We ordered the van with the maximum number of solar panels that Jayco could fit on the roof, namely three (3) panels of 120 kilowatts each. Unfortunately the other things on the roof (e.g. antenna, air conditioner) mean that there are fewer panels possible than you might expect. Also fitted was a 100 amp-hour deep cycle battery, a Topray TPS-555 1230 Solar Change Regulator and a battery monitor (as part of the SETEC Drifter).
We added a Projecta 600W inverter. This is a “modified sine wave” (i.e. not a pure sine wave) inverter with which we run limited mains powered appliances when they are needed off the grid, specifically electric blankets and a small washing machine. We do not attempt to run anything with more current draw than them from the inverter, and certainly not electronic equipment.
In the summer and autumn, the battery recharged by 11am on most days and never fell under voltage. However in winter with limited sunlight hours, the battery did not fully recharge every day, and with cold nights off the grid using electric blankets, the battery did sometimes drop under voltage overnight.
Aside from the obvious inconvenience of not having lights etc. until the sun had done its work, driving the battery under voltage uncovered an undesirable feature of the TPS-555 1230 solar charge regulator. When the battery voltage falls below a set threshold, an alarm sounds. Initially we thought there was a cricket loose in the van, such was the chirp…chirp…chirp sound of this alarm. Once the cause was identified we then discovered that this alarm could only be reset by either returning the battery to sufficient voltage, requiring sunlight, or by disconnecting the battery altogether from the controller, requiring a screw driver. There was no other way to silence the cricket that was keeping us awake.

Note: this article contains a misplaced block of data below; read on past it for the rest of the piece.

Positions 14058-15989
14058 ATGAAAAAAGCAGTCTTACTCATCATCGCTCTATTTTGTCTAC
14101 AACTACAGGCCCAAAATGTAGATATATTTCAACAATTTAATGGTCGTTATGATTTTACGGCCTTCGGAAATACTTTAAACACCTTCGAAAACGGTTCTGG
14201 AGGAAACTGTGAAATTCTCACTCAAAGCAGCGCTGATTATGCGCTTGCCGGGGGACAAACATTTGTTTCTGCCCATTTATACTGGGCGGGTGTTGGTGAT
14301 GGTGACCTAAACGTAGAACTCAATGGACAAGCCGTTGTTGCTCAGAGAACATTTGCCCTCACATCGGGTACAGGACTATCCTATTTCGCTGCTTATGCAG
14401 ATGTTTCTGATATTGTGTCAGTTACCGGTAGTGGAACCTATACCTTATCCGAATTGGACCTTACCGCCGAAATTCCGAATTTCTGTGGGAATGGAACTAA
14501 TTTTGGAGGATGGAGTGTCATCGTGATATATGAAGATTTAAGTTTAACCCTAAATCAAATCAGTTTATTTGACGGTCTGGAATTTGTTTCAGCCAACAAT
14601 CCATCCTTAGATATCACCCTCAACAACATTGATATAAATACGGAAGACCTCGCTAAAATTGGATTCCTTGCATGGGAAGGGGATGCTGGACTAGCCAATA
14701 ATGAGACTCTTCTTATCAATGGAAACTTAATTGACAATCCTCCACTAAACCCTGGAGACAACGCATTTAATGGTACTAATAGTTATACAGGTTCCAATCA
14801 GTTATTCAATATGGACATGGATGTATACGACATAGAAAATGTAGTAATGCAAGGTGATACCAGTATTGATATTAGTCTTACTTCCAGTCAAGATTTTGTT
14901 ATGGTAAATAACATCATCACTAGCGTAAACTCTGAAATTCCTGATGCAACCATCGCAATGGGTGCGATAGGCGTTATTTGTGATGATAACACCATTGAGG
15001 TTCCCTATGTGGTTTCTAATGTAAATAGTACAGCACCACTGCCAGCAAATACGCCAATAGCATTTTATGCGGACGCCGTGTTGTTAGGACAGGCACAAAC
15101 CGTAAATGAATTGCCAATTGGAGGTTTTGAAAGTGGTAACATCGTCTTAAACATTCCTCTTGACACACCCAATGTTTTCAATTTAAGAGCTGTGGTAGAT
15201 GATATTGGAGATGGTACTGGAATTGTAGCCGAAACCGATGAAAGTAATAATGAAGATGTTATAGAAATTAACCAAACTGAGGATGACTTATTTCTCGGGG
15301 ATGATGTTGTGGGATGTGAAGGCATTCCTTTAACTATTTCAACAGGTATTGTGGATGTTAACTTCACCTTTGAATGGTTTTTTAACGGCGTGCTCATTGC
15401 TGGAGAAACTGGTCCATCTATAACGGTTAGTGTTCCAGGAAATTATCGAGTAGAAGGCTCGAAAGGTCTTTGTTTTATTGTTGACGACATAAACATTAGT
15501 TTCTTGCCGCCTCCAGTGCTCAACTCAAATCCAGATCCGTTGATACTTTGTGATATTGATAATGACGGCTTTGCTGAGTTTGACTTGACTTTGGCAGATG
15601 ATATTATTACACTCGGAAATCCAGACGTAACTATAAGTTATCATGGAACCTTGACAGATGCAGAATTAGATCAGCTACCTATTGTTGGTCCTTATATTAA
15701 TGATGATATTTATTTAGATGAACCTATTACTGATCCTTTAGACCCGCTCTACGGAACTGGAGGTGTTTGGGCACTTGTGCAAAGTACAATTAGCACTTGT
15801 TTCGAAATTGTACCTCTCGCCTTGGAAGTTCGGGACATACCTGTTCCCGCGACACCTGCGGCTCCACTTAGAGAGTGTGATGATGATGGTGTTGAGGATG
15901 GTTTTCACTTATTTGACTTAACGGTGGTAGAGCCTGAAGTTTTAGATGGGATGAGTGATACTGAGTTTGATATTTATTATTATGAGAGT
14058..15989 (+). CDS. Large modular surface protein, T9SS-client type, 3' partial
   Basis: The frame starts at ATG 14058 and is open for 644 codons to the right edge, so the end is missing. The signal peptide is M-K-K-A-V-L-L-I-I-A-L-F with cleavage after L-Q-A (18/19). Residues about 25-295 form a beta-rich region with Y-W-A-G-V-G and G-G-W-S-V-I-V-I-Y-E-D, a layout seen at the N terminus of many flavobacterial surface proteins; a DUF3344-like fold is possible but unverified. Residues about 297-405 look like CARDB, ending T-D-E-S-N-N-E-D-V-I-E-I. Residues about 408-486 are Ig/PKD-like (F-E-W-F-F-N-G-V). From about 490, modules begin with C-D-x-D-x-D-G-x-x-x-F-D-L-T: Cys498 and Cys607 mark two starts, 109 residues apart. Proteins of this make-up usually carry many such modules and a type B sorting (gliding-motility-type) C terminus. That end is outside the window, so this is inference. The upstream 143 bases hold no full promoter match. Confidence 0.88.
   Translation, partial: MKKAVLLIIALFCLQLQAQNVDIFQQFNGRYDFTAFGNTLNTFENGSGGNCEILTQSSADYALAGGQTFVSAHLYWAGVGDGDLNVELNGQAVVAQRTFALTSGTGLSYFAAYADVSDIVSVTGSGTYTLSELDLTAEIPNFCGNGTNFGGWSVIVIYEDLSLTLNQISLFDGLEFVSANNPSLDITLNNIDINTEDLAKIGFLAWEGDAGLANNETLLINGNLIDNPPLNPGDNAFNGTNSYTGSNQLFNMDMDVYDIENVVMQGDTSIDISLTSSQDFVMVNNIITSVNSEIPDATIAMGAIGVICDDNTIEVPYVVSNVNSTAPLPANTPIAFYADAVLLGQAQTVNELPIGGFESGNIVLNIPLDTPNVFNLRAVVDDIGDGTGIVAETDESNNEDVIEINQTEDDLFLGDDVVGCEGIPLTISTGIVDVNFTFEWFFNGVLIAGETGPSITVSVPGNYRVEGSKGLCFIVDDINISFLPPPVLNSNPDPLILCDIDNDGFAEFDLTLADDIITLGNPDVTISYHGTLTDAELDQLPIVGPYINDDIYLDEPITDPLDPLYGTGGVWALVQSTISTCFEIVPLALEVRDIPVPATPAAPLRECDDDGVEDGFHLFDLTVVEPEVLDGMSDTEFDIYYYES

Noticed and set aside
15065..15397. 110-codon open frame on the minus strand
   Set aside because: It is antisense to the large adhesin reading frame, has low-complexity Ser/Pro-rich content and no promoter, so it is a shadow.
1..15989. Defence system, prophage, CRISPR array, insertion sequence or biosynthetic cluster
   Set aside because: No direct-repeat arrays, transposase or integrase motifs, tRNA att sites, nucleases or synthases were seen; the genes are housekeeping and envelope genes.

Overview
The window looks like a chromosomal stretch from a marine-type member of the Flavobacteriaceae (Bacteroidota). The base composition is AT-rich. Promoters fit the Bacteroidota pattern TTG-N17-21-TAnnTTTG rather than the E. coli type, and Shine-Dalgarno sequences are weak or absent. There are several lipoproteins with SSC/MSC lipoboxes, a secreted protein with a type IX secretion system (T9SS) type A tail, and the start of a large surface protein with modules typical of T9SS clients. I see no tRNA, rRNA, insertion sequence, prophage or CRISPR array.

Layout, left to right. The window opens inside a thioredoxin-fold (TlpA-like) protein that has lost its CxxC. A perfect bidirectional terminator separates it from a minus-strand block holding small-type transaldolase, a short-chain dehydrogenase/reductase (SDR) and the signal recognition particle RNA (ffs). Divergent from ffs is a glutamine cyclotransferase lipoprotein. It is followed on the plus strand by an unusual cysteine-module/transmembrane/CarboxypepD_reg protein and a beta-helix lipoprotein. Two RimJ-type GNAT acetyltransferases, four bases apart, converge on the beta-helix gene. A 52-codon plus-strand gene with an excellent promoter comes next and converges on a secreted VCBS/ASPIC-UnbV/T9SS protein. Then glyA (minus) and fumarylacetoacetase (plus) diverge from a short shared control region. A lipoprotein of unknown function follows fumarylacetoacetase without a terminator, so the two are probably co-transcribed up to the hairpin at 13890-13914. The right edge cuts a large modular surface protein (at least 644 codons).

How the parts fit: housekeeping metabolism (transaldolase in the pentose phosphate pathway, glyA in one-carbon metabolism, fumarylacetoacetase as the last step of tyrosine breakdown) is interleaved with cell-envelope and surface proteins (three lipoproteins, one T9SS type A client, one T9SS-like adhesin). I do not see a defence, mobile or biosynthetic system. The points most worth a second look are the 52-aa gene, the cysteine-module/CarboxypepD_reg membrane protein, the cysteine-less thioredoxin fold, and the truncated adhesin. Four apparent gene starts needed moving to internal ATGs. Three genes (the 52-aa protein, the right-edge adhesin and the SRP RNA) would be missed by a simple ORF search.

We have addressed these various limitations with some modifications:
- an LPG heater to avoid use of the inverter on cold nights (see blog post),
- a replacement solar charge controller (the Victron BlueSolar MPPT 100/30) that includes an alarm reset function amongst many other features and has Maximum Power Point Tracking (MPPT) to squeeze some additional charge from the available sunlight,
- provision made for a second battery when rewiring for the replacement solar charge controller, which we will add if battery capacity rather than sunlight hours proves to be a limitation (and if not, we will avoid its weight and space).
We gave these modifications, along with the LPG heater and the waste water replumbing, a shake down on a short trip to the Grampians. For updates on the effectiveness of the solar system, watch this space …